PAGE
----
The most important and difficult decisions that marketing leaders must make inevitably involve the allocation of marketing resources (money, people, time, etc.).

Regardless of company size, the resources available for marketing are rarely sufficient to enable marketing leaders to do everything they’d like to do. Therefore, resource allocation is an intrinsic part of every significant marketing decision, and the challenge for marketing leaders is to use their finite resources for programs and capabilities that will produce maximum results.

Deciding where and how to invest limited marketing resources has never been simple or easy, but these decisions have become more complex and challenging because today’s marketing leaders have more options than ever before. Over the past several years, the number of marketing channels and techniques has grown dramatically, and the explosive proliferation of marketing technologies has been well documented.

Marketing investment decisions are further complicated by the need to maximize performance in the present, while simultaneously laying the foundation for success in the future. Because customer expectations and preferences are constantly evolving, marketing techniques that are highly effective today may become less effective in the future, while marketing techniques and capabilities that aren’t very important today may become key to future marketing success.

Fortunately, there’s a good rule of thumb called the 70-20-10 rule that marketers can use to address this particular aspect of the resource allocation challenge. The 70-20-10 rule is used for a variety of business purposes. Many companies, including Google, use it to manage innovation resources. Coca Cola has reportedly used a version of the rule for years to guide marketing investment decisions. Here’s how the rule works.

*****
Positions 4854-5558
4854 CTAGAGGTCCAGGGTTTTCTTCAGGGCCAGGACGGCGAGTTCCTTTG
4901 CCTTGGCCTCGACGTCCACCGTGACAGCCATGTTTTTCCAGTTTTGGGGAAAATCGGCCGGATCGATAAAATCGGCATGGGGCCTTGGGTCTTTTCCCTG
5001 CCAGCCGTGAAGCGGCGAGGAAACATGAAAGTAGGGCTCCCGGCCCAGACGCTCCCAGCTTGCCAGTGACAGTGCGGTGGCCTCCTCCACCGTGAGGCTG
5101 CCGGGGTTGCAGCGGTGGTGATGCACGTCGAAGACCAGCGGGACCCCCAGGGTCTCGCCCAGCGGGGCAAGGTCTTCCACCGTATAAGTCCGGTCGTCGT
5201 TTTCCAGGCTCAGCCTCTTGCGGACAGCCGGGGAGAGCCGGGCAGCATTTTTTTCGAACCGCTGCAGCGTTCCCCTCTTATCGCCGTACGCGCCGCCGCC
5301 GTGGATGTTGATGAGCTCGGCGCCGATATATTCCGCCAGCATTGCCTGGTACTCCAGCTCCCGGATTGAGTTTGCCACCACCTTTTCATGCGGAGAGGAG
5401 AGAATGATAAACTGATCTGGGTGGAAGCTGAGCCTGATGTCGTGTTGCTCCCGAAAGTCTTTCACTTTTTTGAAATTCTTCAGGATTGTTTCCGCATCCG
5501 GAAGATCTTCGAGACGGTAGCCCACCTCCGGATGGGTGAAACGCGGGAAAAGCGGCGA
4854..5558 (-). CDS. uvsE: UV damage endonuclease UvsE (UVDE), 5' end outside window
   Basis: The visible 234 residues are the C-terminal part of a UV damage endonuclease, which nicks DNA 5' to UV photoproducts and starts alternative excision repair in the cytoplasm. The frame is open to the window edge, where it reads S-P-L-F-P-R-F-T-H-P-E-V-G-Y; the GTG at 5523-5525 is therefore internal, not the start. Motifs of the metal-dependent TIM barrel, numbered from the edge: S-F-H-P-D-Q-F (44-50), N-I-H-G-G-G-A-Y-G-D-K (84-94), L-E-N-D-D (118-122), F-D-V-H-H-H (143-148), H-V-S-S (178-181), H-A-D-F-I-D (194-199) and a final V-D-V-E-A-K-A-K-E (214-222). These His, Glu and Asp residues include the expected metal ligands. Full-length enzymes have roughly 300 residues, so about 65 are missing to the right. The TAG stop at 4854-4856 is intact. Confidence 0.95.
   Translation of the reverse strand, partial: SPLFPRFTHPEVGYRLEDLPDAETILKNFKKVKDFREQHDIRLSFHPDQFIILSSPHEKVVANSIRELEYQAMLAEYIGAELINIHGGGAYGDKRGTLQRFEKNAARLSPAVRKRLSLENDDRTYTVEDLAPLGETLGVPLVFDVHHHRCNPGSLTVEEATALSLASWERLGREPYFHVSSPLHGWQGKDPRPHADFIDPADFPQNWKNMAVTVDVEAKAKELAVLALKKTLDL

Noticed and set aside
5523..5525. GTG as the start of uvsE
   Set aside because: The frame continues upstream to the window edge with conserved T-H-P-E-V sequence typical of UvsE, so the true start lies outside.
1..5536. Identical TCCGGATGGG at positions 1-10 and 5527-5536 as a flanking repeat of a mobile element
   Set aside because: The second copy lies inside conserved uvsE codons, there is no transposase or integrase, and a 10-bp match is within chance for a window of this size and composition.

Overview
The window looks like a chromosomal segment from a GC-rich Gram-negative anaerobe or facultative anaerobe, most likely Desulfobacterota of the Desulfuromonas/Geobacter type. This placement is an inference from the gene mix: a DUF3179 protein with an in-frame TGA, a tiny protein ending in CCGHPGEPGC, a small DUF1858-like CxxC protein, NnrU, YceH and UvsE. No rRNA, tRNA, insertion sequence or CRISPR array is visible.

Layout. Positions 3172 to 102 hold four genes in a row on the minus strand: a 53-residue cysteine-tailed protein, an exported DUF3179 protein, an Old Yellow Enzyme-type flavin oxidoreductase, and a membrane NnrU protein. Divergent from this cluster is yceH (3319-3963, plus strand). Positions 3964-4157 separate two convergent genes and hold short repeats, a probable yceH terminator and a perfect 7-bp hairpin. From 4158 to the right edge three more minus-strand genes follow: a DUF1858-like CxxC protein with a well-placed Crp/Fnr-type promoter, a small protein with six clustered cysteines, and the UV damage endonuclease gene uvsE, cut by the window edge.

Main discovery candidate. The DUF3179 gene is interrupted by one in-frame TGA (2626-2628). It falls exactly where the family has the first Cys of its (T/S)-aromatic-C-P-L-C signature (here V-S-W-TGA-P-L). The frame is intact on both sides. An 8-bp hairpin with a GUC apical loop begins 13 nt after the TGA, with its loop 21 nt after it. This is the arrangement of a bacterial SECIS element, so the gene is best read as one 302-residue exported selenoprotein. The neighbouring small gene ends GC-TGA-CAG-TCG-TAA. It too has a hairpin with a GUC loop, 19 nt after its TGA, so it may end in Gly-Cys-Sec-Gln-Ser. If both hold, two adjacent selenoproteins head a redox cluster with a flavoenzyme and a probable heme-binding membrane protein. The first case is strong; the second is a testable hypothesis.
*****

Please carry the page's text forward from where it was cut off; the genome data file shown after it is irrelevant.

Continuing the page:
The 70%

The marketing version of the 70-20-10 rule states that about 70% of your marketing budget should be spent on capabilities and programs with a well-established track record of acceptable performance. These will include marketing channels, techniques, and technologies that your company is currently using successfully.

The 70-20-10 rule does not mean that companies should simply “keep doing what we’re already doing.” It means that marketers should evaluate how well their “bread and butter” programs are performing and continue to invest in those that are delivering acceptable results.

Your primary goal with these capabilities and programs is to drive incremental performance improvements.

The 20%

According to the 70-20-10 rule, about 20% of your marketing budget should be invested in “new,” but promising capabilities and techniques. This category will typically include channels and techniques that a growing number of other companies are using successfully. In many cases, these channels and techniques will be approaching mainstream adoption.

Investments in this category are not quite as safe as those in the 70% group, but they often relate to capabilities or technologies that will become critical to your success in the near-term future.

The 10%

The remaining 10% of your marketing budget should be invested in truly new capabilities and techniques that have just emerged on the scene. Obviously, these are high-risk investments that aren’t likely to produce short-term benefits.

For small and mid-size companies, the investments in this category may consist primarily of learning about the new techniques of capabilities – e.g. sending members of the marketing team to conferences or other educational events. Larger companies may also decide to launch small pilot projects to experiment with a new capability or technique.


As with other rules of thumb, marketers should view the 70-20-10 rule as a guide rather than a precise prescription. The specific percentages in the rule may not be appropriate for every business in every competitive situation. The benefit of the rule is that it leads marketers to give appropriate consideration to both current and future needs.

Image courtesy of Vall d’Hebron Institut de Recerca VHIR via Flickr CC.

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